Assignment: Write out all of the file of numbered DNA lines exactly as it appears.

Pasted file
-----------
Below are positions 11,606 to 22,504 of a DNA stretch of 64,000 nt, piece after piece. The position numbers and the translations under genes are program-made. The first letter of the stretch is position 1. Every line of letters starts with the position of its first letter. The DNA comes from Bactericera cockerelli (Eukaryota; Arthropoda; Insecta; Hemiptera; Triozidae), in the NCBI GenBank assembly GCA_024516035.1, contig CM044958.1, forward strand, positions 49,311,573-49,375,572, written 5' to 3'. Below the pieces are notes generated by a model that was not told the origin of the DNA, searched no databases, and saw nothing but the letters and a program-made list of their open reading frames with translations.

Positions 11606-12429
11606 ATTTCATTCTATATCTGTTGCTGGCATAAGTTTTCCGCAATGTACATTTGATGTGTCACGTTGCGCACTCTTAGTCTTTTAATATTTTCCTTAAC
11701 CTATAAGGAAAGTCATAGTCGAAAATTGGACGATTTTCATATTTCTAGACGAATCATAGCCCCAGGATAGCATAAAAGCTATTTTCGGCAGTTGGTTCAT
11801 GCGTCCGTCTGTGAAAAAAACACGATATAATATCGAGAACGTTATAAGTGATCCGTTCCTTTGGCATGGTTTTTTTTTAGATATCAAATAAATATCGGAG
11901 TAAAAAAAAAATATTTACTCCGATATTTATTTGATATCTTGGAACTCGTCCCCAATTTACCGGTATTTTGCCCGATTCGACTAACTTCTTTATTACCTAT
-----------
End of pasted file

Below are positions 11,606 to 22,504 of a DNA stretch of 64,000 nt, piece after piece. The position numbers and the translations under genes are program-made. The first letter of the stretch is position 1. Every line of letters starts with the position of its first letter. The DNA comes from Bactericera cockerelli (Eukaryota; Arthropoda; Insecta; Hemiptera; Triozidae), in the NCBI GenBank assembly GCA_024516035.1, contig CM044958.1, forward strand, positions 49,311,573-49,375,572, written 5' to 3'. Below the pieces are notes generated by a model that was not told the origin of the DNA, searched no databases, and saw nothing but the letters and a program-made list of their open reading frames with translations.

Positions 11606-12429
11606 ATTTCATTCTATATCTGTTGCTGGCATAAGTTTTCCGCAATGTACATTTGATGTGTCACGTTGCGCACTCTTAGTCTTTTAATATTTTCCTTAAC
11701 CTATAAGGAAAGTCATAGTCGAAAATTGGACGATTTTCATATTTCTAGACGAATCATAGCCCCAGGATAGCATAAAAGCTATTTTCGGCAGTTGGTTCAT
11801 GCGTCCGTCTGTGAAAAAAACACGATATAATATCGAGAACGTTATAAGTGATCCGTTCCTTTGGCATGGTTTTTTTTTAGATATCAAATAAATATCGGAG
11901 TAAAAAAAAAATATTTACTCCGATATTTATTTGATATCTTGGAACTCGTCCCCAATTTACCGGTATTTTGCCCGATTCGACTAACTTCTTTATTACCTAT